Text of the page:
As the recession lengthens, are public agencies going to be able to continue to fund infrastructure projects?
One of the few economic bright spots since the onset of the COVID-19 pandemic has been the continued infrastructure construction activity by state and local governments. This work was determined to be an “essential service” and in the intervening months, they have proved to be.
As the recession lengthens, however, are public agencies going to be able to continue to fund infrastructure projects?
To answer that question, the ACEC Research Institute hosted the “Funding in the New Normal” roundtable on July 16 with Rosemarie Andolino, former chair of MAG USA and CEO of International Development, Manchester Airport Group; Anirban Basu, chair and CEO, Sage Policy Group; Jeff Davis, senior fellow, Eno Center for Transportation; and David Zipper, visiting fellow, Harvard Kennedy School’s Taubman Center for State and Local Government
State and local government revenues have been hit very hard by the recession. Unlike the federal government, state governments must balance their budgets each year. Revenue shortfalls, no matter how steep, must be matched by spending cuts. As a result, in 2021 state and local governments will have to delay or cancel both current and future infrastructure projects unless the federal government provides new funding.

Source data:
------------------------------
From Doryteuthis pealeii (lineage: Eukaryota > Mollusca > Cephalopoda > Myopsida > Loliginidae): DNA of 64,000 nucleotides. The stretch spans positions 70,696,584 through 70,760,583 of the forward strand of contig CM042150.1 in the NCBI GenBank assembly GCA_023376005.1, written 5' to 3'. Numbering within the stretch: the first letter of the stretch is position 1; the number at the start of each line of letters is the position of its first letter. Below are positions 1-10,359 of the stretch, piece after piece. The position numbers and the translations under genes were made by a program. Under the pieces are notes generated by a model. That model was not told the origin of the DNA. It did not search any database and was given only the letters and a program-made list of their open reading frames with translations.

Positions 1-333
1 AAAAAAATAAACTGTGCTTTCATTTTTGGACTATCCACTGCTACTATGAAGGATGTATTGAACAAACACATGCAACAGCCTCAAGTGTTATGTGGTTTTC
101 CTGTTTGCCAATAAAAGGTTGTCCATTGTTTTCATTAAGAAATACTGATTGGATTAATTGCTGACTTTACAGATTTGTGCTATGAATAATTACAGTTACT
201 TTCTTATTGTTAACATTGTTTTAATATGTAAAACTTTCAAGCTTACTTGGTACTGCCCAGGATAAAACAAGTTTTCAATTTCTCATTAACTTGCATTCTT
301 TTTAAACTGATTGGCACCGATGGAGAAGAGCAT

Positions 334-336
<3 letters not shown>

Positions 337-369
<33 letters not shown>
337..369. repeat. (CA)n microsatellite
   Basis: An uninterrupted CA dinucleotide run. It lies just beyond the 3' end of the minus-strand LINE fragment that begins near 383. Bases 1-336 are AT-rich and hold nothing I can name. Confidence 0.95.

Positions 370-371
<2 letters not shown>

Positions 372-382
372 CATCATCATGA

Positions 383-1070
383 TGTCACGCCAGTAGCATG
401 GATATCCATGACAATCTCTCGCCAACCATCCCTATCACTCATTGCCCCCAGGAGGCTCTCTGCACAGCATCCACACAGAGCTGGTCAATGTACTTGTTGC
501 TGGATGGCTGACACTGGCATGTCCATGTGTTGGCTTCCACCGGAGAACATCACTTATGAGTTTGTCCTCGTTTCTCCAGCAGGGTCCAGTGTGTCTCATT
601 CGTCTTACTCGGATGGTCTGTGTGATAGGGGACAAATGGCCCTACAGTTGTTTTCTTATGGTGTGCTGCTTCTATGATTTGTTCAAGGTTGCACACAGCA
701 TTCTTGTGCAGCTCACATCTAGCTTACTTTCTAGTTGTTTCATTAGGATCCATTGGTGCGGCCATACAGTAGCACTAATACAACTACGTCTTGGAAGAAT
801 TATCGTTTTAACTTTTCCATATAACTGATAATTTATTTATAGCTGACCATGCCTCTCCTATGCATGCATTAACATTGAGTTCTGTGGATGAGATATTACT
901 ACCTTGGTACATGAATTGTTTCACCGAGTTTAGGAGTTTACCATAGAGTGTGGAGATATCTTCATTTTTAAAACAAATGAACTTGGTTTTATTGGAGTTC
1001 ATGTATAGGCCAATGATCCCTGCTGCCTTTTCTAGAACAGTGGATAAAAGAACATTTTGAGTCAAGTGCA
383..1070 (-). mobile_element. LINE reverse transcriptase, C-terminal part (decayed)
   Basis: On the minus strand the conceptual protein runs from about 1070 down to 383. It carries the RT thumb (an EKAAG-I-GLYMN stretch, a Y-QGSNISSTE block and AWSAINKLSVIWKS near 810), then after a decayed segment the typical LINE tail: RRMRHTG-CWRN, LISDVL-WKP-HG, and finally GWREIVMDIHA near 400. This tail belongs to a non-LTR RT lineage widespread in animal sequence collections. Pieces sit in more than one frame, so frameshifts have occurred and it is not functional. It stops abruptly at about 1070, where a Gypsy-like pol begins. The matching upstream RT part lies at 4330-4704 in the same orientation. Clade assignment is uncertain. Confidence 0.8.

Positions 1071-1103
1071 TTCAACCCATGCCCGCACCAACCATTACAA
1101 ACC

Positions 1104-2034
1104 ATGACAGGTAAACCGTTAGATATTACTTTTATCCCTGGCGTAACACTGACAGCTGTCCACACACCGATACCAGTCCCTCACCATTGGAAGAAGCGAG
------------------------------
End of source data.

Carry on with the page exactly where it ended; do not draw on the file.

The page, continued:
Public transit agencies also face a crippling shortfall of revenue. Most transit agencies rely on farebox revenue to pay their bills and farebox revenues have fallen dramatically due to the pandemic. And given the need for social distancing, they will likely begin to increase in the foreseeable future. The panelists said that if the federal government does not step in to bridge the funding gap, the sector will suffer layoffs, severe service reductions, and bankruptcies.
The panelists agreed that the uncertainty around both the federal government’s next round of stimulus and a broader infrastructure bill has cast a pall over public projects at all levels of government. With no consensus in Congress regarding providing additional funds to state and local governments and no certainty that they will pass a major infrastructure program, state and local governments are planning for the worst.
The economic impact of the pandemic on the public infrastructure markets has been severe. In the short term, all eyes are on the federal government to keep them above water, Once federal stimulus efforts end, however, the state and local governments will likely need three to five years to return to pre-pandemic project levels.
Click here to view the roundtable.